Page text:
44 All the believers continued together in close fellowship and shared their belongings with one another. 45 They would sell their property and possessions, and distribute the money among all, according to what each one needed (Acts 2:44-45, Good News Translation, here and following).
32 The group of believers was one in mind and heart. None of them said that any of their belongings were their own, but they all shared with one another everything they had. 33 With great power the apostles gave witness to the resurrection of the Lord Jesus, and God poured rich blessings on them all.34 There was no one in the group who was in need. Those who owned fields or houses would sell them, bring the money received from the sale, 35 and turn it over to the apostles; and the money was distributed according to the needs of the people (Acts 4:32-35).
In his parable about a rich fool (Luke 12:13-21), Jesus warns us against “every kind of greed; because your true life is not made up of the things you own, no matter how rich you may be” (v. 15). Our Olympian personality demonstrates its devotion to Pluto, god of money, when we hoard our wealth. My precious! We witness to Bacchus, god of consumption, when, like that same rich fool, we squander our wealth on sensate pleasures (v. 19).
Jesus doesn’t want us thinking primarily about how to make or save money. Nor does he want us dreaming primarily about how to squander it on self-indulgence. Instead, he daily shares his light, love, and life with us. He then invites us to think and imagine with him how to share these with others—especially with the other participants in our church (Luke 12:31).
In his conversation with a rich ruler (Luke 18:18-25), Jesus reveals to us how our possessions come to possess us. The more we have, the stronger our Olympian devotion to Pluto grows. The stronger that grows, the weaker our Christian personality becomes.
In today’s readings from the book of Acts (2:44-45, 4:32-35), we learn what happens when our Christian personalities are stronger than our Olympian ones. We learn what happens when the Holy Spirit is more active in our churches than the Unholy Spirit of Pluto and Bacchus.
Through our Olympian society and culture, Pluto teaches us that money is more important than relationships. In Pluto’s eyes, relationships are based on usefulness. If our relationships with others help us to make money, great! If they start to cost us money, forget it.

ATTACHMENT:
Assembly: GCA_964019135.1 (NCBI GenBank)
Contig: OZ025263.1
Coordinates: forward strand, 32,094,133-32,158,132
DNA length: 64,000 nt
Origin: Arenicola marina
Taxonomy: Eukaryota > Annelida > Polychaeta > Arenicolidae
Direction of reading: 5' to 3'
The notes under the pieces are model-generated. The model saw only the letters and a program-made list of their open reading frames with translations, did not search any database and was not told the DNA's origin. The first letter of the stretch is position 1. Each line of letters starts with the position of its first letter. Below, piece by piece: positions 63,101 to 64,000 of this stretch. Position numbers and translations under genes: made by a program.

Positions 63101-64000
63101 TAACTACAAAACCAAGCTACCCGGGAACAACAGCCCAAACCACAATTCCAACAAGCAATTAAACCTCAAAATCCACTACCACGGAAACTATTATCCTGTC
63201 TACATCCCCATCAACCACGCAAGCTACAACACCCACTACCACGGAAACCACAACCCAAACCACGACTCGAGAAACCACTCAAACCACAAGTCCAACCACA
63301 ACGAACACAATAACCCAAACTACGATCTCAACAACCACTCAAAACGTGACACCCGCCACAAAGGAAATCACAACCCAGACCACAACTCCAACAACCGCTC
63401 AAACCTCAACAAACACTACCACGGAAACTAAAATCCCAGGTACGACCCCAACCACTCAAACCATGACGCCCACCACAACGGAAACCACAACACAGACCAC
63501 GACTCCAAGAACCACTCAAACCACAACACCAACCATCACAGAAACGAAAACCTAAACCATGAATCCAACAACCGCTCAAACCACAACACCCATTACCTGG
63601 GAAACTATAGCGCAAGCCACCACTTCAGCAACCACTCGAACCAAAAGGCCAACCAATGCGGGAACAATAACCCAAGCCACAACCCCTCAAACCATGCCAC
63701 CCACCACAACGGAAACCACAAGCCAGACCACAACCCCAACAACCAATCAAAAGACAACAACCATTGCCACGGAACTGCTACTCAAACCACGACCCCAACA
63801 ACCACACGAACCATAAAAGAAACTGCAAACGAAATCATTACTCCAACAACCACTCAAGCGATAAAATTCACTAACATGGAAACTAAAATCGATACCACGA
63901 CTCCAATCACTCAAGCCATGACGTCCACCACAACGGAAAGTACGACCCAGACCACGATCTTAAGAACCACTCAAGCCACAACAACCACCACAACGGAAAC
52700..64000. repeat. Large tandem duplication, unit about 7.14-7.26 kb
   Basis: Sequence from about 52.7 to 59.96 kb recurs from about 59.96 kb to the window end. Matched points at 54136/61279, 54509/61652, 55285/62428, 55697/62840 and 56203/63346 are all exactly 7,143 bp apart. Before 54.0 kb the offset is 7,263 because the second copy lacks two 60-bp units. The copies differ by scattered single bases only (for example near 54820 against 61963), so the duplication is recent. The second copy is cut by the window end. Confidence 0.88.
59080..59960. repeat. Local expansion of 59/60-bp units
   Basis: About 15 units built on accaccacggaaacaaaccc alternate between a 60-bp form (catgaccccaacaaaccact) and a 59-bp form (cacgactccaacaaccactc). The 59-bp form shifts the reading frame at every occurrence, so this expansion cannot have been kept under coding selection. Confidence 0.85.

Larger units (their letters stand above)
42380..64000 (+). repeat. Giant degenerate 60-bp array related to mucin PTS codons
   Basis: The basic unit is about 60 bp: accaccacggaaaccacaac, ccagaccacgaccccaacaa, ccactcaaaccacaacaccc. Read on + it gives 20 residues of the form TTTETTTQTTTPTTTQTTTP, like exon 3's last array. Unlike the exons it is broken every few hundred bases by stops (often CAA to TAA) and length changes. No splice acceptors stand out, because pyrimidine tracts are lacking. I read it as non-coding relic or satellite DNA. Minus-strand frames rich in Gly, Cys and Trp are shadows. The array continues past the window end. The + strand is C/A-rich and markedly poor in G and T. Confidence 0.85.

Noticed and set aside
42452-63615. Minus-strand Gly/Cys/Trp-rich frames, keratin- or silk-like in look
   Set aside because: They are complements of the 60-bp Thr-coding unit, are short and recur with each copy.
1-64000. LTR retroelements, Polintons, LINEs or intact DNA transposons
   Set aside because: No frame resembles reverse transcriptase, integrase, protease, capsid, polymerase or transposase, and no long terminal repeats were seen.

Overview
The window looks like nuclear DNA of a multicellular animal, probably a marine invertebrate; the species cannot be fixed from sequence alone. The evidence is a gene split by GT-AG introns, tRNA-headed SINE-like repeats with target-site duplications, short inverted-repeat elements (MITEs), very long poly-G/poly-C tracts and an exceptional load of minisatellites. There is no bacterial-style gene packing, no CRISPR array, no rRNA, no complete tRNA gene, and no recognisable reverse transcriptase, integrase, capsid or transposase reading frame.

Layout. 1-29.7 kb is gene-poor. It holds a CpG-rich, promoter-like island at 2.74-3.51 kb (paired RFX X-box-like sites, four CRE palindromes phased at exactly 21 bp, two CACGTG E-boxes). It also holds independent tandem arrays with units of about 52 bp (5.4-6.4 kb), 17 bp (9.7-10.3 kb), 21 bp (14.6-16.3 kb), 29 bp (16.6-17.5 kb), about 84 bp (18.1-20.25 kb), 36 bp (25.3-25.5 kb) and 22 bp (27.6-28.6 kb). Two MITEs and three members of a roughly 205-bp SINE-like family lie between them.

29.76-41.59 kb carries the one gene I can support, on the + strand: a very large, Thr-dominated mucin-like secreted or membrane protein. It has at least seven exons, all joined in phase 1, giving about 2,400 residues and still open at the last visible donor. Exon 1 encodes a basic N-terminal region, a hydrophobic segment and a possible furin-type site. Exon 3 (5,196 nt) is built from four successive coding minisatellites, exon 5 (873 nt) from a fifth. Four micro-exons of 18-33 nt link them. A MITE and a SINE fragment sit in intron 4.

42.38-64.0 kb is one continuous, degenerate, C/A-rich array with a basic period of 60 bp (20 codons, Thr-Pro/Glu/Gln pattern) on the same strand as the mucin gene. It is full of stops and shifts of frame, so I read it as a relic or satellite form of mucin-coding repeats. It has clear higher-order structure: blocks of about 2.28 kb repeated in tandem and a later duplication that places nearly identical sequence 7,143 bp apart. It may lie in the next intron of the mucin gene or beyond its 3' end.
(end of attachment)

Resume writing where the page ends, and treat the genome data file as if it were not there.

Pluto also teaches us that the money we earn is ours to do with as we please. He prefers that we save it. If we do spend it, he prefers that we spend it on products, like gold or rare paintings, that will appreciate in value over time. That way we may sell them in the future for more money than we spent to buy them.
Bacchus also teaches us that if we have money, then it is ours to do with as we please. We please him most, however, when we squander our money on self-indulgence.
Through the witness of Luke and Acts, we learn that Jesus doesn’t think that way at all. Jesus doesn’t have us hoarding money or squandering it in self-centered ways. He doesn’t have us preoccupied with it either way. He certainly doesn’t think of coins or possessions as neutral objects but as means by which Pluto and Bacchus worm their ways into our Olympian hearts.
Jesus has us thinking and imagining ways we may increase the vitality of our congregation. This includes the vitality of each individual member as well as the vitality of the congregation as an organized social group. Each day Jesus invites us to think and imagine ways that we may increase the vitality of our witness to him whether separately as individual Christians or together as church.
Which ways are best cannot be defined by a moral code and reduced to conformity to it. We cannot demand of rich members of a church that they donate all money in excess of, say, $100,000 to the church for the benefit of other members in need.
We may expect, however, that the Holy Spirit, burning brightly in their Christian hearts, will free them from the need to hoard or squander that money or regard themselves as superior to others because of it. We may be confident that Jesus will speak to them of many surprising and creative ways that they may use it to strengthen the vitality of his church.
At the same time, we must alter our understanding of church. Right now it means one organized social group amongst many in our society. As such, it usually has a large building and a paid staff that organizes volunteers to provide programs of interest to its members. Members generally participate in the core program of Sunday worship. Sometimes they join weekly Bible studies. Occasionally they volunteer to staff programs. Members donate money to pay for buildings, staff, and programs.
This is not how Jesus sees church. American society and culture, like all other societies and cultures of the world, is Olympian. Jesus understands his church as an alternative society and culture. He intends it to be the clearest witness to the Kingdom of Heaven—his alternative society and culture—here on Earth.
So the church is not one organized social group amongst many in which we participate in the context of American society and culture. It is the alternative society and culture of freedom, truth, love, and vitality which we provisionally represent as we interact with others in their chaotic contexts. The church which Jesus asks us to support with the means we have is that alternative society rather than the organized social groups, churches or otherwise, that have made themselves so much at home in our Olympian society.
Copyright © 2015 by Steven Farsaci.
All rights reserved. Fair use encouraged.
All rights reserved. Fair use encouraged.